On 23rd March 1931, three bodies of young revolutionaries were smuggled out of prison in midnight. The bodies were secretly cremated to avoid public outrage. The British were clearly aware that handing down the bodies of these 3 revolutionaries to the families will definitely agitate the Indian masses. The dead patriots were not any ordinary people. They were the bold young patriots who shook the British Empire through their revolutionary actions. The patriots were Rajguru, Sukhdev and Sardar Bhagat Singh. Among the three, Bhagat Singh’s name became synonymous with patriotism, sacrifice, courage and dare devilry. What was such fear in minds of British that they had to cremate the body of this brave heart in dark of night? The opening scene of the 2002 biopic – The legend of Bhagat Singh starts with the brutal cremation of these young revolutionaries. The movie then goes in flashback where Bhagat Singh’s father Kishen Singh remembers every event that transformed his son into a brave revolutionary.
I still feel patriotic goosebumps whenever I see this patriotic biopic which gives a stiff competition to Richard Attenborough’s biopic on Mahatma Gandhi. From collecting blood soaked earth from Jallianwala Baugh, killing British officer Saunders to hurling bombs at legislative assembly and undergoing hunger strike in jail, the patriotic journey of Bhagat Singh has really been a path of rocks. The titular role of Bhagat Singh is played by Ajay Devgan who fully justifies the role with his realistic, convincing performance which makes him stand apart from the crowd. Though Ajay Devgan didn’t resemble Bhagat Singh completely, it was his power house performance that gave teeth to his words.
In 2002, there were five movies on Bhagat Singh lined up for release in June. Out of five movies, only three movies were released in that period. Extensively researched and superbly directed by ace director Raj Kumar Santoshi, The Legend of Bhagat Singh throws a light on various untold facts which were not answered in earlier biopics on Bhagat Singh. His decision of becoming atheist, his opposition to Gandhian views and his far sightedness on situation of India post-independence are the major highlights of this movie. Though he could have preferred to live a comfortable life by running a dairy farm, he selected the hard life of patriotism. The climax scene will break you into tears when the jailor comes to take Bhagat Singh to gallows and Bhagat Singh replies by telling – ‘aaj ek krantikari doosre krantikari se mil raha hai’. These lines were actually spoken by Bhagat Singh in reference to Lenin’s book which he was reading in his final hours before getting executed.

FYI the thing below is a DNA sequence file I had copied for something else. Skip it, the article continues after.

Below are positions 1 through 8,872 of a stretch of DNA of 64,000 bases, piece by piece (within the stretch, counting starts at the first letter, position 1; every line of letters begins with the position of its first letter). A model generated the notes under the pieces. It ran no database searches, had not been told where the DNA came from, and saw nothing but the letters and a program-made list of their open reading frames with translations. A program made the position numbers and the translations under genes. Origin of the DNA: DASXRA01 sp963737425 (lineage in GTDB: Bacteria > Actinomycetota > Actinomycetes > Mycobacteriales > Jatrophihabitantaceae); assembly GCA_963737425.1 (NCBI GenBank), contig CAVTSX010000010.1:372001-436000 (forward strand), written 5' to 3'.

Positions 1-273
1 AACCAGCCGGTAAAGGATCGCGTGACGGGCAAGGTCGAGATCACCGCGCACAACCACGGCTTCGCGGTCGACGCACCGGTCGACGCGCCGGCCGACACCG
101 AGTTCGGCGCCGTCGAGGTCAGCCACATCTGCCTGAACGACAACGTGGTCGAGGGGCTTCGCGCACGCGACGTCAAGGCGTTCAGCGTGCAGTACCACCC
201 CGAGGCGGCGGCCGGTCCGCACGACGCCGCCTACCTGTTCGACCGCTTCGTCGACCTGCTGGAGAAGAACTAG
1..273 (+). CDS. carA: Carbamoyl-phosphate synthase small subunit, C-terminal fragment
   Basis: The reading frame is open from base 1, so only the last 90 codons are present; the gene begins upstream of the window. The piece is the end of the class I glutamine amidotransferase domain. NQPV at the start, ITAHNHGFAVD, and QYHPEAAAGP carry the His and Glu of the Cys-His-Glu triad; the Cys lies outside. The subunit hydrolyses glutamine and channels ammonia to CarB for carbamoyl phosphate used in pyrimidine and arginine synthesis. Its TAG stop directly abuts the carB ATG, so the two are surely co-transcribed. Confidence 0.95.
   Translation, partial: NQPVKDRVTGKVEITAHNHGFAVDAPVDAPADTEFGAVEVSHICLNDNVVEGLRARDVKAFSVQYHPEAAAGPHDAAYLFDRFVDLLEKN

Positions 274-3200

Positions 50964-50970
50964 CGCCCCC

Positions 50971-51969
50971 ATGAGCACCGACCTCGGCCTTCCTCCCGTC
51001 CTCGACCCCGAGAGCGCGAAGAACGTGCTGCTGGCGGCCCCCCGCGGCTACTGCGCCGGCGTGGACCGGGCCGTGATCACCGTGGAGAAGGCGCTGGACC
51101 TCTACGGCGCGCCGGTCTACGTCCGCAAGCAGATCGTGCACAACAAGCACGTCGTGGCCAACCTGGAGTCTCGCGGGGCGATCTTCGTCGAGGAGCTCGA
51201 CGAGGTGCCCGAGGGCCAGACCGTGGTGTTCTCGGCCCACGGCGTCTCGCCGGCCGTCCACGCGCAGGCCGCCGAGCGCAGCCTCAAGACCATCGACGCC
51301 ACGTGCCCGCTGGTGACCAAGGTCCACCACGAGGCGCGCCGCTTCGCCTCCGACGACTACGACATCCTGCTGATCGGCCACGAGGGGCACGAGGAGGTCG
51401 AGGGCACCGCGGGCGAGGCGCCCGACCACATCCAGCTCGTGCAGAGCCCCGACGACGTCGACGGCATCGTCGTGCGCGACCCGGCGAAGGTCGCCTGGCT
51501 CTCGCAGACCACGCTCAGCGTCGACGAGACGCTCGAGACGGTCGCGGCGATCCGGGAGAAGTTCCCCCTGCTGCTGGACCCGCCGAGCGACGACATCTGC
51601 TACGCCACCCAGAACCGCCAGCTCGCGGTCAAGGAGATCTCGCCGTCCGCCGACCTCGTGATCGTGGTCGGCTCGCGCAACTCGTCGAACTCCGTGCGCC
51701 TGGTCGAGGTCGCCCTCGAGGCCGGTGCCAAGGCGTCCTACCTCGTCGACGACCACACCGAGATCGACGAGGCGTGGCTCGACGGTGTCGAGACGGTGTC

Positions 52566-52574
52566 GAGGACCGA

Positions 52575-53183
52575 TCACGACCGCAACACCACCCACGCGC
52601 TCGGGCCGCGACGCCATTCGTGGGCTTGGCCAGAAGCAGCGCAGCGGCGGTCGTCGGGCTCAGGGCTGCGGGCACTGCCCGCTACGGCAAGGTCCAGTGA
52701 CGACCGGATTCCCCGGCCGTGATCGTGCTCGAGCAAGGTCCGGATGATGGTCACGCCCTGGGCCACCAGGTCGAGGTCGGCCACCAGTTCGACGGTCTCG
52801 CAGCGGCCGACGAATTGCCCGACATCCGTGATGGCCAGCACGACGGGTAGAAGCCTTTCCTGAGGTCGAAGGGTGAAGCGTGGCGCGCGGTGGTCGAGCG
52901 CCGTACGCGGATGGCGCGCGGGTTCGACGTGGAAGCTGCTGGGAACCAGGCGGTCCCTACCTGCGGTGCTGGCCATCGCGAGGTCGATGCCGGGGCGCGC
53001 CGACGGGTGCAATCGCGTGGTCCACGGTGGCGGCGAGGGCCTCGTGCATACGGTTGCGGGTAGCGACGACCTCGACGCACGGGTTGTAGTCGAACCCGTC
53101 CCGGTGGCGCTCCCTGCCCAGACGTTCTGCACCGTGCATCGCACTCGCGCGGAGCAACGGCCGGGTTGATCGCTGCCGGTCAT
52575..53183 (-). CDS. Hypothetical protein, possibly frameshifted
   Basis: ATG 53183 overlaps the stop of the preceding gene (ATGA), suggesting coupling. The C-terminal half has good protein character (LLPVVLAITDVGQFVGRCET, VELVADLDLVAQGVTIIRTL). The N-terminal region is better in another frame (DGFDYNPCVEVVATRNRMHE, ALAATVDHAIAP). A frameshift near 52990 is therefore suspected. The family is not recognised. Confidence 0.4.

What really appealed was the convincing performance of actor Sushant Singh as Sukhdev. Sadly, history never gave Sukhdev the recognition and due which he really deserved. If Sukhdev hadn’t insisted Bhagat Singh to throw bomb in legislative assembly to protest against the public safety bill, then Bhagat Singh wouldn’t have got the recognition and political spotlight. It is very sad to know that today Sukhdev’s family is managing day to day living by selling lotteries. The courtroom scenes, jail torture and debate of Bhagat Singh against the barbaric British government make you applause with pride. The movie not only showcases on Bhagat Singh’s struggle but also highlights the sacrifice of Jatin Das, Rajguru and Chandrashekhar Azad. Though it is very difficult to showcase every single detail of Bhagat Singh’s life in a 2 hour movie, Rajkumar Santoshi has nearly succeeded to highlight all the facts that were related to Bhagat Singh. The popularity of Bhagat Singh was so high that even British women visited jail to get a glimpse of this brave patriot. His hunger strike in jail and growing popularity in a short span overshadowed Gandhi.
A.R.Rahman’s music infuses more patriotism in the song – Mera rang de Basanti chola which was sung by Bhagat Singh while marching to the gallows. I feel that this biopic on Bhagat Singh is as brilliant as Mel Gibson’s movie – Braveheart which was based on Scottish patriot William Wallace. Whatever we read in history textbooks about Bhagat Singh is not even 1 % of the actual facts mentioned in the biographies based on his life. On 23rd March 1931 Bhagat Singh smilingly stepped on to the gallows. That day a patriot died and a legend was born. Bhagat Singh’s photo in a hat is as popular as the picture of Che Guevera of Cuba. Even though biopics on patriots of being made, the harsh truth is that we have really forgotten the sacrifice of this brave hero whose teachings are just limited to books, stage plays and movies.
Through this article, I have to revive the memories of Bhagat Singh and his great comrades who were fighting a war they were not going to win.
References – Without Fear: The life and trial of Bhagat Singh by Kuldip Nayar is a highly recommended book on the untold facts of Bhagat Singh’s life.